Date of Award


Degree Type


Degree Name

Doctor of Philosophy


Communication and Information

Major Professor

Benjamin J. Bates

Committee Members

Mark Harmon, Naeemah Clark, David Schumann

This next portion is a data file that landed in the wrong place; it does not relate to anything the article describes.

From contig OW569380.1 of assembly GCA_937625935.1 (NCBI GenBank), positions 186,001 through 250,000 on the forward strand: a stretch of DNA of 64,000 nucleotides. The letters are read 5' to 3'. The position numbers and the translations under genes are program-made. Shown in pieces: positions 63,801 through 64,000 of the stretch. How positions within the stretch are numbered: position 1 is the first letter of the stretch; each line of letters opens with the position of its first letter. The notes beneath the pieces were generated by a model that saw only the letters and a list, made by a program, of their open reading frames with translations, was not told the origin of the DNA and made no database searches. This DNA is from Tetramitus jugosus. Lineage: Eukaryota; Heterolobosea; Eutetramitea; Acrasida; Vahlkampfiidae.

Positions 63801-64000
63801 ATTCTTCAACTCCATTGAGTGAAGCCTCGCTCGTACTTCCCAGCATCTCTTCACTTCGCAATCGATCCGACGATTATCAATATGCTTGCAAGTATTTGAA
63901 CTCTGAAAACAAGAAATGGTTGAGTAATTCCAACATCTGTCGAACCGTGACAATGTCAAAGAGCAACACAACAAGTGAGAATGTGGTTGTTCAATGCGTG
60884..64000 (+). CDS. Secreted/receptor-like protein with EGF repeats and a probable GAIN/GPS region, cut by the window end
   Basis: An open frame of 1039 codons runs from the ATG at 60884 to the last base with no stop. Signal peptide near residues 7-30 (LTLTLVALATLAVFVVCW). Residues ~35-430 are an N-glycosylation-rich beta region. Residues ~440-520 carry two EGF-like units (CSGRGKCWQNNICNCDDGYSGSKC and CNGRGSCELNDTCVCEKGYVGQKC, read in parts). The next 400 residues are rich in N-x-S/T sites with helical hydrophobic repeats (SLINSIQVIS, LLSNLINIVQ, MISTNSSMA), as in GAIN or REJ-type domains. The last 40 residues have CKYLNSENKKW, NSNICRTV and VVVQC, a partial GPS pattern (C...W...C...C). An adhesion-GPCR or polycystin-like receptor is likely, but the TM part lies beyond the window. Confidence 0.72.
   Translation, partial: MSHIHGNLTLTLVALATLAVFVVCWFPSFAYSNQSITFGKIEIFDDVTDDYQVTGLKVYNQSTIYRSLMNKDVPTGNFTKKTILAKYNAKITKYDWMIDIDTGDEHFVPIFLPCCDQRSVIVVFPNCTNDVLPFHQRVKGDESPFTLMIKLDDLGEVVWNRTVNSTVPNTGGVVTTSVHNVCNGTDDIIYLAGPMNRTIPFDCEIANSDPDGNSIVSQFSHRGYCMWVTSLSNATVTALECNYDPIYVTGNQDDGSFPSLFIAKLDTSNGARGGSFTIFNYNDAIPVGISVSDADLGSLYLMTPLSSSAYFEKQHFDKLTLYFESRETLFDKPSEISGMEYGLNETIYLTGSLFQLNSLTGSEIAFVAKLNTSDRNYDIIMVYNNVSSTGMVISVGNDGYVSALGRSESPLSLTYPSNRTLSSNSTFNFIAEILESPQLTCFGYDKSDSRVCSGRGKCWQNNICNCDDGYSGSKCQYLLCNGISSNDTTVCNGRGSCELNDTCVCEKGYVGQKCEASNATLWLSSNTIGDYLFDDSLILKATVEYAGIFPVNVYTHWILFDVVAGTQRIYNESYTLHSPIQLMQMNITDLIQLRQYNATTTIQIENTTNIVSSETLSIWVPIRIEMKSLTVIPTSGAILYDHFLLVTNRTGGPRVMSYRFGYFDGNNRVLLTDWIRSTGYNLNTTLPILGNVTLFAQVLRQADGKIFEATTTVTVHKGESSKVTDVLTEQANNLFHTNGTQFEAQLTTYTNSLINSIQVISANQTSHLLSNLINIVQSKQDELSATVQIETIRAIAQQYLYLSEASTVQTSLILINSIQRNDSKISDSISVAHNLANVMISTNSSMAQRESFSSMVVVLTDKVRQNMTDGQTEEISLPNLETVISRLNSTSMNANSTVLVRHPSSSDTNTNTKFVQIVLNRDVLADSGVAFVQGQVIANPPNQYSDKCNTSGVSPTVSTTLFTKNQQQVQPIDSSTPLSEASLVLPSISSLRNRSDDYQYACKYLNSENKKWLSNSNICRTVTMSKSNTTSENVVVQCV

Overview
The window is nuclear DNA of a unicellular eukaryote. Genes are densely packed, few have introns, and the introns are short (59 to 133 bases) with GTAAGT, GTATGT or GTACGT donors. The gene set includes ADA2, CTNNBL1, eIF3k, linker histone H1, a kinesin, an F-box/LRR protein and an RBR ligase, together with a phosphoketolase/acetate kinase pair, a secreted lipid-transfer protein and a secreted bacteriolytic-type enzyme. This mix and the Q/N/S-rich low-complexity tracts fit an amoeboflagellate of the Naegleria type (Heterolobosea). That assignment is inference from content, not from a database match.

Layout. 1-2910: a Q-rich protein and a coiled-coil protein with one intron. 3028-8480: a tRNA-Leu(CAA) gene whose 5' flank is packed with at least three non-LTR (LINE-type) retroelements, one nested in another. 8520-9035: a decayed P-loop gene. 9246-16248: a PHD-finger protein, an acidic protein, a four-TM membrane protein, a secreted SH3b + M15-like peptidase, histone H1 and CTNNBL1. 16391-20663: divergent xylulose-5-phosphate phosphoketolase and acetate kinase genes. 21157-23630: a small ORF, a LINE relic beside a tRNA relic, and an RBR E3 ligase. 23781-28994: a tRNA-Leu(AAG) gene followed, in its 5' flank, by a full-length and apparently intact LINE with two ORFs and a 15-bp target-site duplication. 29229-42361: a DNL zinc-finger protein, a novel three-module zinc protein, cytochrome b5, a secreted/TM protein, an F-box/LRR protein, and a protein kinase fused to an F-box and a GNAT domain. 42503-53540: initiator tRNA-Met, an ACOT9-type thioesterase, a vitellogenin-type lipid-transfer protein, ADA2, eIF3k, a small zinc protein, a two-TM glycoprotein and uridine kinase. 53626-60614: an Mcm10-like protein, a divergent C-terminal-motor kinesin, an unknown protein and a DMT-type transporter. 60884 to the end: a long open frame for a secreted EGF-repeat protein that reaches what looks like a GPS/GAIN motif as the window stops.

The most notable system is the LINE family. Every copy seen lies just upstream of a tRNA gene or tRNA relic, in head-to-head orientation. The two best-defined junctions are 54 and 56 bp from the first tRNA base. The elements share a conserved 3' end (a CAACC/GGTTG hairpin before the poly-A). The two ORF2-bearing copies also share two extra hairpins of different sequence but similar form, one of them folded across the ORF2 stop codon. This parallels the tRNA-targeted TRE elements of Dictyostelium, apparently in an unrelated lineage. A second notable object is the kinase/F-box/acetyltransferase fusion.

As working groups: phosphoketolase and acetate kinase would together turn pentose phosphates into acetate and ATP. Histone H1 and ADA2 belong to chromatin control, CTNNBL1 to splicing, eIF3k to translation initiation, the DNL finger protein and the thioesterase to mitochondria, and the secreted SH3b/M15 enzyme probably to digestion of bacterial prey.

Localism has long been a key goal of broadcast regulatory policy. In recent years, members of the FCC have echoed the often-repeated claims of community activists that lowpower radio stations, being inherently more “local”, not only serve the public interest more effectively but also function as an antidote to what many consider the negative effects of nationally consolidated, corporate ownership of increasing numbers of radio stations. However, such a claim hinges on the assumption that small, low-power and/or community radio stations are able to compete effectively for at least some of the same listeners big corporate stations pursue. Furthermore, there is an assumption in much literature on the subject that localism itself – both in terms of ownership and programming origination – is a quality that listeners find attractive. The purpose of this study was to test these assumptions empirically. The researcher created a series of experimental conditions, delivered in the form of an online survey with embedded audio files, in which subjects heard radio program excerpts manipulated to test the variables of ownership and locality of origination, answering questions after each excerpt. Dependent variables were affective response, medium credibility and source credibility. A total of 331 respondents in Knoxville, Tennessee heard excerpts of a legal-advice program, a newscast, and a religious music show, each manipulated to sound either locally originated or nationally syndicated, on stations identified as owned by companies ranging from non-profit low-power FMs to national groups such as Clear Channel Worldwide and Infinity-Viacom. Results showed slight, statistically significant preferences for local origination of the legal advice show, on the measure of medium credibility, and for the newscast, measured in terms of affective response. Other manipulations and measures pertaining to locality of origination revealed no significant differences, and there were no significant differences resulting from ownership manipulations. After the experimental portion of the study was completed, subjects responded to Likert-type questions self reporting their radio listening and localism preferences, indicating that they considered radio an important source of information but had only moderate preferences for local origination. A majority registered low levels of concern about broadcast ownership.

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